Wednesday, February 29, 2012

So Long...

Sunday was a bright, breezy winter's day in San Francisco. The sidewalks were bustling with shoppers and locals dressed in a wide range of layers, from t-shirts to heavy coats. This was to be my last visit to the city for a while, since I will be heading over to Krakow soon for a longer period of several months. 

I was on a mission to savor a delicious espresso at one particular cafe before leaving the Bay Area indefinitely. Despite being tucked away out of sight in a side street, Blue Bottle Coffee had a line out the door. This is not too surprising, considering how generally awesome they are. Perfectly crafted drinks and some good decor decisions are only part of what makes this particular Blue Bottle establishment a thoroughly pleasing Sunday afternoon stop. Luckily, we brought a camera to practice snapping photos. 


Waiting in line, eyeing the goods

Latte and cappuccino

The cafe's layout was efficient and welcoming, with wooden bars lining the large windows on two perpendicular walls as well as along the counter, and one large communal bench in the middle of the room. We also liked the placement of the espresso machine, making it so the baristas never have their backs turned toward the customers. The plain, bare surfaces and limited color palette allowed for open shelves that showed off an array of stacked ceramics, glass wares and paper sacks. The ceramics glazed in rich brown or white, like coffee and milk, looked especially nice against the cooler toned shelves (what color is that - robins egg blue?).

A major highlight of our visit to Blue Bottle was seeing their vintage glass-bulb siphon pots in action.  Basically, a halogen lamp heats water in a sealed glass bulb until the vapor pressure forces the water up a tube into the top chamber filled with tea or coffee grinds. The barista stirs the grinds with a small wooden paddle, and when the process is complete the heat is turned down allowing the liquid to filter back into the bottom chamber, ready to be enjoyed.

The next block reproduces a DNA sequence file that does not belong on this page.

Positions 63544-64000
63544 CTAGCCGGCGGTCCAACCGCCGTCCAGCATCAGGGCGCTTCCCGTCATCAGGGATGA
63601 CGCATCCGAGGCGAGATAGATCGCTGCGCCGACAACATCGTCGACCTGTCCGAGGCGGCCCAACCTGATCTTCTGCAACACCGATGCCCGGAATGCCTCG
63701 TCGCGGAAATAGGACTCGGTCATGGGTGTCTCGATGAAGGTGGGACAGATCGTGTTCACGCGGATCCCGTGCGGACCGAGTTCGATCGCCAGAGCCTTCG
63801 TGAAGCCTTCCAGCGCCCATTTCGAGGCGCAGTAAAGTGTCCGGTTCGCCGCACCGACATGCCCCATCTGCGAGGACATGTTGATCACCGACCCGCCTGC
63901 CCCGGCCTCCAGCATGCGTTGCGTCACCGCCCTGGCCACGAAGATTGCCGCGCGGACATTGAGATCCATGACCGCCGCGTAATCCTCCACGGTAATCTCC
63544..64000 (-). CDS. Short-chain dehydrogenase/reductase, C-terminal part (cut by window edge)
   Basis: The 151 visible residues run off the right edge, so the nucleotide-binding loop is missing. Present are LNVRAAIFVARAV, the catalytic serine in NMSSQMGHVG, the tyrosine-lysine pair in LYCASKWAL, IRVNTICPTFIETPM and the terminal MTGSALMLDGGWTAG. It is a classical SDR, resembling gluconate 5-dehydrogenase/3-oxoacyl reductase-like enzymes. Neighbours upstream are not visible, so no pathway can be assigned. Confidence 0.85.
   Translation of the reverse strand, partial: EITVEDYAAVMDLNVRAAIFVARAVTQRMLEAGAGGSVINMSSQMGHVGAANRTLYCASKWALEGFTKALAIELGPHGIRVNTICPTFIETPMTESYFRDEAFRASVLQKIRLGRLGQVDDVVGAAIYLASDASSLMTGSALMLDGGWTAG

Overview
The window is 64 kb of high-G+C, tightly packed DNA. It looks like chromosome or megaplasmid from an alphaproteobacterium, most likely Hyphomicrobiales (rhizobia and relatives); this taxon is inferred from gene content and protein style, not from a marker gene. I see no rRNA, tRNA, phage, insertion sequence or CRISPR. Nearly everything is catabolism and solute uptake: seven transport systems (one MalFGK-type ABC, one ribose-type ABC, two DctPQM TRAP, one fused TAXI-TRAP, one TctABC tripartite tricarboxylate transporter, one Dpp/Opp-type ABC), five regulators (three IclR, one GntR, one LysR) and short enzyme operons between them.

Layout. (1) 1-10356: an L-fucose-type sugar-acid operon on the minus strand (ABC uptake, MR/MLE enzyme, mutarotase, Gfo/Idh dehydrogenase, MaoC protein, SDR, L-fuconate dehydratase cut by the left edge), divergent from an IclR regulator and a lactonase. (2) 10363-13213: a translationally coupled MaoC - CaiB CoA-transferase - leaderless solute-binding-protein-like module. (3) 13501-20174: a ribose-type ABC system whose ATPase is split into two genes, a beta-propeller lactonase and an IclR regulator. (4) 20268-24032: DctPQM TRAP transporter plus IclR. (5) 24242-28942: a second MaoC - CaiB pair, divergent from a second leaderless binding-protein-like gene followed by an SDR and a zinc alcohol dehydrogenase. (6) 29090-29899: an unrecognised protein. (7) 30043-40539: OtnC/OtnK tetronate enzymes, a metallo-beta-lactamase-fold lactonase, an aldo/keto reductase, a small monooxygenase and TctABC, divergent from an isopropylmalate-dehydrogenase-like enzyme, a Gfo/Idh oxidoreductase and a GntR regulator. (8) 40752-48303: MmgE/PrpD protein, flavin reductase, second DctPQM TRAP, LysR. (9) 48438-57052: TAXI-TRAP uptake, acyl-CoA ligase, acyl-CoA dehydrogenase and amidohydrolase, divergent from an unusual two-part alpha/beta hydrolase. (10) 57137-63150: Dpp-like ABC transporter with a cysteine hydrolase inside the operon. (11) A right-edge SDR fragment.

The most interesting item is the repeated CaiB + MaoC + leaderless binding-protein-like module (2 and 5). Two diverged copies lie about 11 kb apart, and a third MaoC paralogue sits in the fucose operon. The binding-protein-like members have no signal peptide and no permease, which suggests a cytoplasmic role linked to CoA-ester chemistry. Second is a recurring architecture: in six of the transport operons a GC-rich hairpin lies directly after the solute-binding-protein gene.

Siphon Pots

Don't you wish you had these in high school chemistry class? What an enticing way to learn PV=nRT.


So long for now, Bay Area, and thanks for all the great coffee!

All images taken by me - Copyright 2012 Cozy City. Please cite if borrowed.

Monday, February 20, 2012

Dream Office

This image of Swedish artist Mats Gustafson's home studio in Stockholm captures a certain effortless, balanced tonality and style that I think is actually pretty difficult to pull off. I'd say that this is pretty darn close to my idea of an ideal working space. I love the drawers with their subtle variation in wood grain, the desk, the lamps, the small piles of 'controlled clutter'. The clean white backdrop, the quality of light coming through the tall windows.

Image via Koolandkreativ

Sunday, February 19, 2012

Ferrous Craft

Today I am admiring the beauty of Japanese cast iron wares from the Iwate Prefecture, where the traditional craft has been practiced since the 17th century. It is said that becoming a decent ironware maker takes at least 15 years, and becoming a master craftsman requires at least 40. It seems to me that the creators of these items are masterfully combining their understanding of the traditional craft with a rather modern appeal.

Nambu iron trivet and teapot by Roji Associates

Iron ornaments by Nobuho Miya for Kamasada : 1, 2 / 3

Yonabe Pot by Nobuho Miya for Kamasada

Made by the same casting methods since the 17th century, each piece can last more than a hundred years with proper care, and even if broken it can be recast. I think that 'good design' in today's world should aim for this kind of durability and functionality, while maintaining harmony with the environment in both the production and use of an object.

Bottle openers by : (clockwise from left) Nobuho Miya, Tadahiro Baba, and Tokyo-based Jurgen Lehl


In addition to being useful, these cast iron pieces also carry quite a bit of decorative value. They emit a sense of timelessness, and the feeling of being close to nature - especially when the iron is paired with other raw materials like wood, wicker, or stone.  You could think of these pieces as works of functional art, to be passed down through generations. 

Iron kettle (tetsubin) and trivet by Rikuchou Ogasawara

Images via Analogue Life and Emmo Home

Saturday, February 18, 2012

Source for: Cozy Loungewear